Did you know... that in the recent case of Re MF Global Hong Kong Limited [2011] HKCFI 1998, where money of one client in the segregated bank account of a failed brokerage cannot specifically be distinguished from that of another client, and practical considerations do not favour a forensic tracing of each client's entitlement, the court held that a "pari passu ex post facto" approach to distribution of the trust funds would instead be more appropriate.

Also, the court exercised the jurisdiction recognised in Re Berkeley Applegate (Investment Consultants) Ltd (No 2) [1989] Ch 32 and ordered that the costs and expenses of the brokerage's provisional liquidators in administering, collecting and dealing with the client money, including the costs and expenses of their application for court directions and those associated with effecting the interim distribution, be paid out of the client money prior to any final distribution and be borne on a pari passu basis by the qualifying clients.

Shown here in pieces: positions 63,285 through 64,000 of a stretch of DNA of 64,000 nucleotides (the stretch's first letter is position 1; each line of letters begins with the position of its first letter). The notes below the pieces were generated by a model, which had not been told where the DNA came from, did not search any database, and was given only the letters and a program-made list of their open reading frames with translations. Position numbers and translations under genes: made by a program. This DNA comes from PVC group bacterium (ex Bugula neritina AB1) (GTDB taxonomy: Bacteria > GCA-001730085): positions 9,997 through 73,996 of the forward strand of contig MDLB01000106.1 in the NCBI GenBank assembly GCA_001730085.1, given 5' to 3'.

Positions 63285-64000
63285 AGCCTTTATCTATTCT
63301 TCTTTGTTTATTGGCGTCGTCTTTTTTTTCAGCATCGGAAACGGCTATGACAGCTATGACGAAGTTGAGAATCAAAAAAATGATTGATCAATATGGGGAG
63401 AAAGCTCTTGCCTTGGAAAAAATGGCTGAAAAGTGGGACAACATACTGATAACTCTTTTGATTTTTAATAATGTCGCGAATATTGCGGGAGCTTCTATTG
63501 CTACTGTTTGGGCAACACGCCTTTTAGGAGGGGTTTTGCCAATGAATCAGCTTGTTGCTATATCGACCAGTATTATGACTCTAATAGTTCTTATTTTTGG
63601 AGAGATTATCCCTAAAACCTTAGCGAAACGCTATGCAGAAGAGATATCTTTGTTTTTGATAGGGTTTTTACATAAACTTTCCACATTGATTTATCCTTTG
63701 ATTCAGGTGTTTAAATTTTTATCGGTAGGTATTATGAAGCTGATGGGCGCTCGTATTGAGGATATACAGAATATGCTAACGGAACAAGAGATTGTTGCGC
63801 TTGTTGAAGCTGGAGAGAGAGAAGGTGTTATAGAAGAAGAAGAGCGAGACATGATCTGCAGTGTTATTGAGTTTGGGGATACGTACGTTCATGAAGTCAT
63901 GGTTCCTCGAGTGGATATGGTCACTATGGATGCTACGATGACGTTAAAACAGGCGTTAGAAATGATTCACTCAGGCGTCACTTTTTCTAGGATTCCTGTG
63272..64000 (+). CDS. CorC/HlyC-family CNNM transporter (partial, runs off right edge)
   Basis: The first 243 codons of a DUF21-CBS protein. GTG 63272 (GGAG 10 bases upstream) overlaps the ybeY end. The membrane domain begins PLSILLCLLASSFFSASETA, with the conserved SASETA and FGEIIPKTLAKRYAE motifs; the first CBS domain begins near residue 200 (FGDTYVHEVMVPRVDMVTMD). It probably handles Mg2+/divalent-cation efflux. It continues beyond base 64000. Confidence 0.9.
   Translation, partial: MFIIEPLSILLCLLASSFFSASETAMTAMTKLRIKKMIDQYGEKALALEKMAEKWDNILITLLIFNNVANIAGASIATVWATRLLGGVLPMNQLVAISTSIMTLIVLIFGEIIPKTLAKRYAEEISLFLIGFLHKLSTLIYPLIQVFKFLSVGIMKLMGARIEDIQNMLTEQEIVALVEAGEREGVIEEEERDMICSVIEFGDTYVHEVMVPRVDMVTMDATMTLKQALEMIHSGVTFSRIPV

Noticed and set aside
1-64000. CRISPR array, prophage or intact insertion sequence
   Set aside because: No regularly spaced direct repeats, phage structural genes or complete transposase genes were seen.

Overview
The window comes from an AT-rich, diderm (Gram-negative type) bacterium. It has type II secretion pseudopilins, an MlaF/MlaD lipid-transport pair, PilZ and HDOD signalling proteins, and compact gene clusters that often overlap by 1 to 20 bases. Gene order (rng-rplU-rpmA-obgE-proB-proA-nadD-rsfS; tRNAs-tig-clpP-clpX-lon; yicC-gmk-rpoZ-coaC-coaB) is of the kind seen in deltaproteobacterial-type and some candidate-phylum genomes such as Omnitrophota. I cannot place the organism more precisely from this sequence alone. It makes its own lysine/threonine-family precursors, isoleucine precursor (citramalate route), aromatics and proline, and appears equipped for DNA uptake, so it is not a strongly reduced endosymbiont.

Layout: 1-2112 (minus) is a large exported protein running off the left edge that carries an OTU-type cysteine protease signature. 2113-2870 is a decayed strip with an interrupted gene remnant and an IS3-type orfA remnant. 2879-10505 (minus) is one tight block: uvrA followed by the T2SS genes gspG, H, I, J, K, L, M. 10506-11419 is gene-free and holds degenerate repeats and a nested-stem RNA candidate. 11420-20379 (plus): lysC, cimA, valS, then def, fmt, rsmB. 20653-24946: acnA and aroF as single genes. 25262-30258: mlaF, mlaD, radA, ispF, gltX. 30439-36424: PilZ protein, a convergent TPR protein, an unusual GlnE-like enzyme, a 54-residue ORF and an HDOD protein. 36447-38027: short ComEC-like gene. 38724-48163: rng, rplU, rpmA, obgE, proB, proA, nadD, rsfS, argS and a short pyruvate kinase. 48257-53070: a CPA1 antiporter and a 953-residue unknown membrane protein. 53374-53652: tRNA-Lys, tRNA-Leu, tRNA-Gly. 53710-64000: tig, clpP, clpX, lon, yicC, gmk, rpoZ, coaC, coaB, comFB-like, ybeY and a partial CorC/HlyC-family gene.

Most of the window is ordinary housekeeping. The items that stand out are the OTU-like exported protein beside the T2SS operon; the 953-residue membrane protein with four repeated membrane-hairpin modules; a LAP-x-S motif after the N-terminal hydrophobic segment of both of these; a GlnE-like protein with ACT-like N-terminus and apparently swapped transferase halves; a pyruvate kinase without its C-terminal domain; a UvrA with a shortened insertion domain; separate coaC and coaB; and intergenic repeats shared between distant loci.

In the last two decades in Hong Kong, we have seen a series of brokerage failures. Over the years, a substantial body of local case-law has been developed. In the MF Global decision considered above, the court built on and reinforced long-standing principles with emphases on both fairness and practicability. Mayer Brown has a track record of assisting administrators and liquidators in the winding-up of failed brokerages, and is well placed to assist you in achieving the best outcome whether you are an office-holder or a claimant.

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